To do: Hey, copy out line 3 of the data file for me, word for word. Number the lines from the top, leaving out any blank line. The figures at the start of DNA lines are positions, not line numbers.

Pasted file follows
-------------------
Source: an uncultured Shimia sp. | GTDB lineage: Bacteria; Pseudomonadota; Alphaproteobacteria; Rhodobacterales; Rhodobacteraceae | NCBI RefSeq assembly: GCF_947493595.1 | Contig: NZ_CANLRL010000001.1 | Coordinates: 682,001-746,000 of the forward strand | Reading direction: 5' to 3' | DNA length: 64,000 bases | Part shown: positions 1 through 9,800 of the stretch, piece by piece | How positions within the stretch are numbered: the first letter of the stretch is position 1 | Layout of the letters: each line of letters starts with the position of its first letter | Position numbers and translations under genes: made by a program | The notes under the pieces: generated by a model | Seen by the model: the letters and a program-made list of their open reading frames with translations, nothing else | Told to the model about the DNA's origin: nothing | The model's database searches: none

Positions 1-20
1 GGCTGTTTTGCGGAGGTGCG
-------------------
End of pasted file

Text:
1 GGCTGTTTTGCGGAGGTGCG